Money is the lifeblood of your business, and arguably no member of your team does more to support you with the management of your cash flow than your bookkeeper. In fact, the very first team member you hire should be a bookkeeper—and that person should not be you.
If you're serious about your business, you should not be doing your own bookkeeping. The job is simply too critical to your company's success for you to try and fit it in with all of your other responsibilities. And the role really should be filled by a professional who keeps books for a living, not someone who took a few accounting classes in college.
Furthermore, keeping proper financial records is something that needs to be done properly from the very start of your business. So, even if your operation has yet to earn any revenue, consider paying for a bookkeeper out of your own pocket.
If you don't have your finances set up correctly from the start, you'll likely have a huge mess to clean up down the road. You also won't have the resources you need to make insightful decisions to facilitate your business' financial growth.
Seeing that bookkeeping is so critical to your operation's success, we're going to take a closer look at the what effective bookkeeping actually looks like. The first thing you need to get clear on is what you're looking for in an effective bookkeeper. By clearly identifying your bookkeeping needs, you'll be able to guide your working relationship with your current bookkeeper or hire someone new. Here are some key questions you should consider.
Are you looking for a bookkeeper, administrative support, or both?
In the past, companies often combined bookkeeper and administrative assistant into one position. To this end, make sure you're clear on exactly what kind of services you need when hiring a bookkeeper. While the two roles have been blurred into one, bookkeeping and administrative support really are two distinct skill sets.
For this reason, you'll be better off keeping the two jobs separate by hiring different individuals for each position. Keep in mind, a trained bookkeeper is not necessarily a trained administrative assistant and vice versa.
What services should your bookkeeper provide?
Bookkeeping is much more than just keeping track of your company's credits and debits—it's about financial management. Among other things, your bookkeeper's role should include weekly (if not daily) cash flow management, monthly review of your financial reports, monthly categorization of expenses, as well as quarterly updates of your forecasts and projections.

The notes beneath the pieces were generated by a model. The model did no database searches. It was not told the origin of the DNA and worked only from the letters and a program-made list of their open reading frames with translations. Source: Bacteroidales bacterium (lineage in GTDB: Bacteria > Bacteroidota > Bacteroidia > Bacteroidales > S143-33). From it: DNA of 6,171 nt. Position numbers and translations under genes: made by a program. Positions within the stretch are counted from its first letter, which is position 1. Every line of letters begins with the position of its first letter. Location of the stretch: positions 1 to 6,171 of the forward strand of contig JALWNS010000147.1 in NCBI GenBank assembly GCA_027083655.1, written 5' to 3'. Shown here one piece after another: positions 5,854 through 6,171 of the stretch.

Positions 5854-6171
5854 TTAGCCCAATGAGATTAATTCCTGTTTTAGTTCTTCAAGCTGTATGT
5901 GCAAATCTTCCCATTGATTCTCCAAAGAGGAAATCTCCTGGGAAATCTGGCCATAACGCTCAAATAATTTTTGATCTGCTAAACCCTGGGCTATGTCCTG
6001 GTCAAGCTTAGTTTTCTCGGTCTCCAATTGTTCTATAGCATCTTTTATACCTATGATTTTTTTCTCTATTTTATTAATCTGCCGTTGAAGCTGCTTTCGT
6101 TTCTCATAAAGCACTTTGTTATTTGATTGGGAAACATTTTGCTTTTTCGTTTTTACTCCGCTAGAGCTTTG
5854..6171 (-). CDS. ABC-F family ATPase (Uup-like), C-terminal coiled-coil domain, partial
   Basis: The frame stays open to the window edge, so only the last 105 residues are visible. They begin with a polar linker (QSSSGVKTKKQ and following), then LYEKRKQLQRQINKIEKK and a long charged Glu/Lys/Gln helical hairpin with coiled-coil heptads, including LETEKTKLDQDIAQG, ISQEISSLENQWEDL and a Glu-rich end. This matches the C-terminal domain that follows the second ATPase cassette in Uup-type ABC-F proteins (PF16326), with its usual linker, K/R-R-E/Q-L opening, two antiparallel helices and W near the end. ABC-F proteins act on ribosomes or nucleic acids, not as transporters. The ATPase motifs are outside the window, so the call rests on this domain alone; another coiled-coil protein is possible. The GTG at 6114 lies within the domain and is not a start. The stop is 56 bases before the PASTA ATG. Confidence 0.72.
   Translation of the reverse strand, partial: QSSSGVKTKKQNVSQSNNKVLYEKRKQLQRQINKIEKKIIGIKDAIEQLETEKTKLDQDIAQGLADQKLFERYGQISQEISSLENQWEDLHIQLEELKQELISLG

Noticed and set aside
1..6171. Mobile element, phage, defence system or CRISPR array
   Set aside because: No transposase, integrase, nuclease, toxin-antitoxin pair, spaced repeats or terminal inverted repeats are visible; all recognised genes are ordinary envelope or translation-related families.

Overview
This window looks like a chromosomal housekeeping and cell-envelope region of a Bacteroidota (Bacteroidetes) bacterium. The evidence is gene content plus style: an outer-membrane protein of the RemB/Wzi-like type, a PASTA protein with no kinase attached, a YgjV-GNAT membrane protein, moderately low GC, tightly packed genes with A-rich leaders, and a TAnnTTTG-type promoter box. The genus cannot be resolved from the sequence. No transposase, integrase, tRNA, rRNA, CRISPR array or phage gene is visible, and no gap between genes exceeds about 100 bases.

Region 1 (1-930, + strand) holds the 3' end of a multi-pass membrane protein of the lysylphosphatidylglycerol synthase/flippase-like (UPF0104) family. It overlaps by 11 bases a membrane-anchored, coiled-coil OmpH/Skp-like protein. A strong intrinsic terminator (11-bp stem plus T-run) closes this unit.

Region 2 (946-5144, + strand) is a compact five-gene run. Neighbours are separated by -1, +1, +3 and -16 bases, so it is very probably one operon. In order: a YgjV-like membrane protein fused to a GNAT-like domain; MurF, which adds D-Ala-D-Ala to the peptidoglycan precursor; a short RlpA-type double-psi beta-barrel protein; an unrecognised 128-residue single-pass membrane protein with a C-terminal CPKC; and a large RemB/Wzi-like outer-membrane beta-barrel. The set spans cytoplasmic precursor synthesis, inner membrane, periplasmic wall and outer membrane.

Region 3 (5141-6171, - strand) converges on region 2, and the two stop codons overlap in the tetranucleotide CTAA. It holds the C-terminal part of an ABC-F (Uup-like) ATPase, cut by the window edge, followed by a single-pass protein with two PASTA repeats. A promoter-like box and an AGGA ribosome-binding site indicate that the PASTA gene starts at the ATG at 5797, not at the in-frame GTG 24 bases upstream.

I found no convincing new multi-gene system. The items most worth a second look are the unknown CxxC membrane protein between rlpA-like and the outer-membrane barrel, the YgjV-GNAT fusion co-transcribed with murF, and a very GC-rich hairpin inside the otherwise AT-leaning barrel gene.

And as we discussed a few weeks ago, your bookkeeper (in concert with your tax advisor) also plays a vital role in helping you develop and implement your company's tax strategies. You bookkeeper won't actually prepare or file your taxes—that's your tax advisor's job—but he or she is instrumental in building the financial foundation upon which your tax strategies are built.
It's important to note that effective bookkeeping requires sound systems. If your company's bookkeeping systems aren't set up the right way from the start, your bookkeeper isn't going to magically fix them.
We specialize in helping entrepreneurs set up effective financial systems, including bookkeeping, for small businesses like yours. Contact us for help this process.
Does your bookkeeper truly understand your business?
To properly manage your company's finances, your bookkeeper needs an in-depth understanding of how your business functions. Again, the job isn't just about plugging in numbers—it's about supporting you in developing your overall financial strategies.
To this end, your bookkeeper should thoroughly understand all of the ways your company brings in revenue, as well as the various expenses that go into delivering your product or service. From there, your bookkeeper will be able to create a meaningful chart of accounts and financial reports based on the specifics of your operation.
These resources allow you to clearly see all of your income sources and expenses broken out separately, which you can use to make strategic financial decisions based on hard data.
For instance, this data enables you to decide which products and services you should most focus on, which products and services you might want to eliminate, and find areas of your operation where you might be bleeding cash. Without these reports, you are basically in the dark about your company's financial health.
Next week, we'll continue with part two in this series and discuss some best practices you and your bookkeeper can implement to bolster your company's financial foundation.
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